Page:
Making History in Central North America

Based on the world-renowned collections of the Newberry Library in Chicago, “Frontier to Heartland” offers access to historical primary sources, scholarly perspectives on the past, and resources to help you use the site.


Essays with a point of view

In words and pictures Perspectives explain how central North America came to be known as a "frontier" and then a "heartland." You can trace the history of the region over 400 years, consider the cultural power of images, or learn how to read historic maps.


Thematic collections of images

Galleries are a quick way to view a range of themes in Frontier to Heartland.  Each gallery presents eight related images and links to the image collection.

Browse Archive

Carte copiée sur celle qui a été tracée par le sauvage Ochagache et autres

Margry. Pierre
The map shown here was traced in a French archive in 1846 from an original map drawn in the 1730s by Auchagah (Ochagache), a Cree Indian, at the request of a French army officer stationed at a fort…

Advertisement for a lecture by Dr. Magnus Hirshfeld, Chicago, 1931.

Dill Pickle Club
Magnus Hirschfeld, an openly gay German physician, was a long-time advocate of human rights for sexual minorities. He founded the Scientific Humanitarian Committee in 1897 to advocate for the…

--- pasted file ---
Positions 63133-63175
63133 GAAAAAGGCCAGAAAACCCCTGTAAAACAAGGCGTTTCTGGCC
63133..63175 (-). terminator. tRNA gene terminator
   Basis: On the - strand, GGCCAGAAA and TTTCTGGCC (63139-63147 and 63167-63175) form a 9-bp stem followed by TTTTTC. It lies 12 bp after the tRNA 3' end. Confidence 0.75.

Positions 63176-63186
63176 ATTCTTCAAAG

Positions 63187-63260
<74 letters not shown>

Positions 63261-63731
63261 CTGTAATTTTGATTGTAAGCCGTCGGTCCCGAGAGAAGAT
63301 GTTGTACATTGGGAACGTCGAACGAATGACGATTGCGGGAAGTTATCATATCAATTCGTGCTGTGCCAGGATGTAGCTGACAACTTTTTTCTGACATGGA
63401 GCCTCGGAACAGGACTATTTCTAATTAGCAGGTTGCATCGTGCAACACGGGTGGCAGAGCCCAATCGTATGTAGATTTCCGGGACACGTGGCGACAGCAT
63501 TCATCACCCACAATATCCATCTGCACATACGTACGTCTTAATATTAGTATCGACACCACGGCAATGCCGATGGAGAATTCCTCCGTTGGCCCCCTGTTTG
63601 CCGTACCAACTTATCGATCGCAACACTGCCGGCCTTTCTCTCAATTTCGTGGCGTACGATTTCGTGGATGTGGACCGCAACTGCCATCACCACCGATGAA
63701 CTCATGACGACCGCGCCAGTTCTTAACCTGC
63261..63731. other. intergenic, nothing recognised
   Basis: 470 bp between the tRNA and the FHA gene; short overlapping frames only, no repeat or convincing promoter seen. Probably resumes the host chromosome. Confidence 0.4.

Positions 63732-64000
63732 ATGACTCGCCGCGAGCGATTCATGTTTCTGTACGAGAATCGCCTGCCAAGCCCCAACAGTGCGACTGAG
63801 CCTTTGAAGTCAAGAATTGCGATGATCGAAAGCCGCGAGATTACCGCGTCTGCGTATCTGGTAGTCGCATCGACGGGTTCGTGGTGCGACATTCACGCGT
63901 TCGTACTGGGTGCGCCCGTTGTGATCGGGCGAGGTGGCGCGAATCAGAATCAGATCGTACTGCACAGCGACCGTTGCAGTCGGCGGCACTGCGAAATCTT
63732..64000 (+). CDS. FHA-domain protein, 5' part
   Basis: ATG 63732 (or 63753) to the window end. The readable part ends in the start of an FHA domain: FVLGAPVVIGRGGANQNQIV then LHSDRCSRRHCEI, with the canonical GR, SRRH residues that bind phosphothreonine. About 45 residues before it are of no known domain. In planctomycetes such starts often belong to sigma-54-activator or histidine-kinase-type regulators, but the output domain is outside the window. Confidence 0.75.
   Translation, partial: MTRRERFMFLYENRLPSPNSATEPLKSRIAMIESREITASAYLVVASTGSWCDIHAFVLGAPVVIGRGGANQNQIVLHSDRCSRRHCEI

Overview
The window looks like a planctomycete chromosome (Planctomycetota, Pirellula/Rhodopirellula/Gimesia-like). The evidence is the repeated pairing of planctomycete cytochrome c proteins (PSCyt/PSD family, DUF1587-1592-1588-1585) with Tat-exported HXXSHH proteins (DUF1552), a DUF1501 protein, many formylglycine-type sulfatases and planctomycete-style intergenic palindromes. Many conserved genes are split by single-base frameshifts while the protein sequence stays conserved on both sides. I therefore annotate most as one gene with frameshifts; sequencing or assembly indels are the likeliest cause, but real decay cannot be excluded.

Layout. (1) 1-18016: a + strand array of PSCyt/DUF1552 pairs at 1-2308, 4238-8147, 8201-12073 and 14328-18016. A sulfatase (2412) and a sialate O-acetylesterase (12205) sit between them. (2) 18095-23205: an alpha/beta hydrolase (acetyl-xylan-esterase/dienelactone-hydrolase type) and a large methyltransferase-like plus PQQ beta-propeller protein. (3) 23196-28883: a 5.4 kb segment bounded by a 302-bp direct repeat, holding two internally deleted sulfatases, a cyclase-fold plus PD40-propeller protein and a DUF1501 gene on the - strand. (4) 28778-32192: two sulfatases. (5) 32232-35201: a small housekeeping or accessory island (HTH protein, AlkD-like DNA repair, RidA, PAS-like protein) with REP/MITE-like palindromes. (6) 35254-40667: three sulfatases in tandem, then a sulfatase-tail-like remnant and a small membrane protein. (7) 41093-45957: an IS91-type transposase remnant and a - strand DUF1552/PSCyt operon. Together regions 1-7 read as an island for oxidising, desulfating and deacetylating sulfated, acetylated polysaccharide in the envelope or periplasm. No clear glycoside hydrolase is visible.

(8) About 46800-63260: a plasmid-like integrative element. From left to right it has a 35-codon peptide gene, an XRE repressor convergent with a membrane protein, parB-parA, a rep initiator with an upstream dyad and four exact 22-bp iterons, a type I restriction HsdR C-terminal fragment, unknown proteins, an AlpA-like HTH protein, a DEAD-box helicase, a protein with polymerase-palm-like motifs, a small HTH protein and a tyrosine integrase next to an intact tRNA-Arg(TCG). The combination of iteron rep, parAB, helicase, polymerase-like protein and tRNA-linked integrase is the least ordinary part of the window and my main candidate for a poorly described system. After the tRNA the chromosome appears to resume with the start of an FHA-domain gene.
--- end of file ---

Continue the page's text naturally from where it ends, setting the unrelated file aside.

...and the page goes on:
Indian shooting fish

Eastman, Seth, 1808-1875
A Native American man crouches at the bank of a river. He holds a bow and arrow and aims at the water.

Book binding from Henry Howe's The Great West

The binding of this volume depicts a frontiersman clearing land in the center, a family traveling by covered wagon at the top, and a farmer harvesting grain at the bottom. Together the three scenes…

Cover of program for Buffalo Bill's Wild West and Congress of Rough Riders of the World

A program from Cody's Wild West Show at the World's Columbian Exposition. These dramatic open air performances highlighted the horse riding and shooting skills of Euro-American and American Indian…

I Await the Devil's Coming

MacLane, Mary
Nineteen-year-old Mary MacLane from Butte, Montana, may have been the original flapper. She wrote "I Await the Devil's Coming" and sent it to Chicago's Stone and Kimball Company. When it appeared in…

Agriculture section, Aurora Beacon-News Centennial Edition

In 1937 the Aurora Beacon-News commemorated the centennial of Aurora, Illinois, 40 miles west of Chicago. The cover of the agricultural section represented Aurora as a trading center at the heart of…

Back view of the American Fur Company buildings, Fond du Lac

Thomas McKenney accompanied Lewis Cass, the governor of the Michigan Territory, to the far west of Lake Superior during the summer of 1826 to meet with American Indian leaders and search for the…
Four more random images